One individual ASP may, however, wish to provide facilities for more than one Time Authority. This is expensive, as it requires that the ASP provides individual secure computers for each Time Authority that it wishes to service. The hardware required by each Time Authority is essentially identical, but it has to be replicated for security reasons.
A similar problem arises where the ASP wishes to act for a number of different Key Authorities, each of which requires to act as its own Time Authority (in other words need to have control over the time used in time stamps which are issued on its behalf). Once again, the only realistic solution is replication of the hardware.
It is an object of the present invention at least to alleviate these problems of the prior art.
It is a further object of the invention to provide a time stamping device and method which can be used by multiple time authorities, key authorities and users, at little additional cost.
According to a first aspect of the present invention is there is provided a time-stamping device for digitally time-stamping input data, comprising:
According to a second aspect, there is provided a method of digitally time-stamping input data, comprising:
With such an approach, we can provide different time sources from the same timer, simply by changing the calibration data. The timer is an expensive piece of circuitry, whereas multiple calibration data sets can be stored in a very inexpensive memory device. We can therefore provide for multiple independently-controllable time sources at little extra cost.
The compensation means preferably adjusts the timer output in accordance with a compensation algorithm. This could be user defined (for each of the virtual clocks), but more typically will simply adjust the offset and drift of the timer output in comparison with an externally-maintained reference clock held for example by a Time Authority. Thus, in a simple embodiment, the timer calibration information for each of the virtual clocks may simply consist of two numbers: the offset and the drift rate.
The signature means generates the time-stamped output in dependence upon both the selected virtual clock output and the input data. This could conveniently be done simply by concatenating the selected virtual clock output and the input data, and by signing the resultant concatenated string. Alternatively, other approaches to combining the data prior to signature could easily be envisaged.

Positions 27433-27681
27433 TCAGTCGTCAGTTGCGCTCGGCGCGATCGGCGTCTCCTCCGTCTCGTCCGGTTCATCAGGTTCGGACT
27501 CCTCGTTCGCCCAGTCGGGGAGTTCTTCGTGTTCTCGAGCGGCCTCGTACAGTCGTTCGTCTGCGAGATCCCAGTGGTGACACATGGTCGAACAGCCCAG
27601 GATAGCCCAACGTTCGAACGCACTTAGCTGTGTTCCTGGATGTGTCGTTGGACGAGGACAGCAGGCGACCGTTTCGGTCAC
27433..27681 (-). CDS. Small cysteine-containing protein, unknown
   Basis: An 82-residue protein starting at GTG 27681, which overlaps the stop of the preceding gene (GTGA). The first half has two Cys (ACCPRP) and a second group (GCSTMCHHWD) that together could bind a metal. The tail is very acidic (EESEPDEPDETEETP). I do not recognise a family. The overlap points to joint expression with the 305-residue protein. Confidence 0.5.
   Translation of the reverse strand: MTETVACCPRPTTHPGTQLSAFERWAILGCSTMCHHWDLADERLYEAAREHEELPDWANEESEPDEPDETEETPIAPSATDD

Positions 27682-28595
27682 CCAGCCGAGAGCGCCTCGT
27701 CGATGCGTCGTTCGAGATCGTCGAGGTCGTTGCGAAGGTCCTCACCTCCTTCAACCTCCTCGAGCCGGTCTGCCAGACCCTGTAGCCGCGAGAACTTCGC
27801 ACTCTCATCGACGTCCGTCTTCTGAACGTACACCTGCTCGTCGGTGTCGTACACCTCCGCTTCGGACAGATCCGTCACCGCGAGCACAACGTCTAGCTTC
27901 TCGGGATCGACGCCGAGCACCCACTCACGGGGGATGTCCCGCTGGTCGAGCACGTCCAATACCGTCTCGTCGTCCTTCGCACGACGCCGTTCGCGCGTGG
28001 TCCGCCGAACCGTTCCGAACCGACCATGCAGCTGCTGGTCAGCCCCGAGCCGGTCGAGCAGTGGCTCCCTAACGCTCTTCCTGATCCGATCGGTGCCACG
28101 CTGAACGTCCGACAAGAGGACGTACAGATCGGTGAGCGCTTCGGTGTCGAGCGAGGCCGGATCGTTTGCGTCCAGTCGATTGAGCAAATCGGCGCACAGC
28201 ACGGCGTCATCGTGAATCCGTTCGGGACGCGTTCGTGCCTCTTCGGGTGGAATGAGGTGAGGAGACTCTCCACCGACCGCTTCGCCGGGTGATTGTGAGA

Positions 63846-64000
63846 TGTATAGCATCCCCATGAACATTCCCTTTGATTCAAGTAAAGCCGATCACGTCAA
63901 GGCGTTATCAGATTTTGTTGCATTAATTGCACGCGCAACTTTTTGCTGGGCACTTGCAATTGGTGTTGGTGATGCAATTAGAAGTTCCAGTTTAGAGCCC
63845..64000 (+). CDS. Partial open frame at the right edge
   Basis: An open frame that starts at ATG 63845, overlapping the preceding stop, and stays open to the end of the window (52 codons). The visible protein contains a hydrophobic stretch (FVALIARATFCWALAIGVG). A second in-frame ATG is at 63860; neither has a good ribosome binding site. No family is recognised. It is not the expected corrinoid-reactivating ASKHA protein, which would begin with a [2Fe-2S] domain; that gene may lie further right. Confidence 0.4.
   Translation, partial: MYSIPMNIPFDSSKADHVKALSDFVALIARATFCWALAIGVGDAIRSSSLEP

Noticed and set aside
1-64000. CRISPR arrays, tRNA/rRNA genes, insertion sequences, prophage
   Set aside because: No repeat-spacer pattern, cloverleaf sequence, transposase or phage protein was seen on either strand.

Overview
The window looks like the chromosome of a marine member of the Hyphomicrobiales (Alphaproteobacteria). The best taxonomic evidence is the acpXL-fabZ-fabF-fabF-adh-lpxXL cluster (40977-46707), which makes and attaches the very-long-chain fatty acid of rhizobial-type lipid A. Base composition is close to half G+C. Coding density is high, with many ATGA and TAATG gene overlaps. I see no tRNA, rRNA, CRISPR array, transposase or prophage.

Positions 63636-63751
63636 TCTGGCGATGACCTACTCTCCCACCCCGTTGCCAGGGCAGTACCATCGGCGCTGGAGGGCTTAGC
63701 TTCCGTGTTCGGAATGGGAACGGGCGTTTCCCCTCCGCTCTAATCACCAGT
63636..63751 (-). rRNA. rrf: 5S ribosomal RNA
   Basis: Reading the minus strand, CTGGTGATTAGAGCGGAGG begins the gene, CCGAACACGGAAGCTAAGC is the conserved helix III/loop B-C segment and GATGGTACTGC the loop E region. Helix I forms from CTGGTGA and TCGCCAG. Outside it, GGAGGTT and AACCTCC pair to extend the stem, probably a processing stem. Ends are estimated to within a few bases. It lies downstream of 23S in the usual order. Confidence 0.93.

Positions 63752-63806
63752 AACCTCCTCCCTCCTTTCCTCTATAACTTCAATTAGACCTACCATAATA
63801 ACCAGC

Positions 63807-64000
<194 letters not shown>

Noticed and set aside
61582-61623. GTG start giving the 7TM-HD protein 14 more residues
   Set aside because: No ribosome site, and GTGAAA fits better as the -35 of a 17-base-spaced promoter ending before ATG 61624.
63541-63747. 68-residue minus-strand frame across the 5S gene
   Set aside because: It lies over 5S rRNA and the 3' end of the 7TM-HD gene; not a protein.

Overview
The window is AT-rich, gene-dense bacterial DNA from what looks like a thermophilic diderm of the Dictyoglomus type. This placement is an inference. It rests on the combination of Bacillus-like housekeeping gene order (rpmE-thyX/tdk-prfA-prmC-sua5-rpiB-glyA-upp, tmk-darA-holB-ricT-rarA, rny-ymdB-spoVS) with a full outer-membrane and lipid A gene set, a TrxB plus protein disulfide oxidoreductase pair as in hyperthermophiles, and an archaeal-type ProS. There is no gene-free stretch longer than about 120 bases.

Preferably, each signature key may comprise the private part of a public/private key pair within a public key cryptosystem such as for example RSA or DSA.
Access check/control means may be provided to check the credentials of any user wishing to have data time stamped using a particular virtual clock. Likewise, access check/control means may be provided allowing a Time Authority to change the calibration information for a particular virtual clock, and for a Key Authority to carry out key management tasks. It will be understood, of course, that (where provided) the time stamp access control means, the key access control means and the virtual clock access control means are not necessarily physically separate entities: they may if convenient be embodied within the same hardware and/or within the same software routines.
According to a further aspect of the present invention there is provided a time-stamping device for digitally time-stamping input data, comprising:
According to yet a further aspect, there is provided a method of digitally time-stamping input data, comprising:
The invention may be carried into practice in a number of ways and one specific embodiment will now be described, by way of example, with reference to the accompanying drawings in which:
The invention proceeds from the recognition that we can construct a controllable clock by taking a free running timer and observing whether it runs fast or slow compared with a reference time source. By determining the offset and drift in comparison with the reference time source we can construct a set of calibration data which we can apply to the output of the timer to convert the timer output to the “correct” time (that is, the time as defined by the reference time source).
While the concept of compensated clock output is, in itself, known, the present applicant has taken the concept further by allowing for the possibility of producing different controllable time sources from the same free-running timer, simply by changing the calibration data. This provides us with a way of creating multiple controllable virtual clocks, all of which use a common physical timer.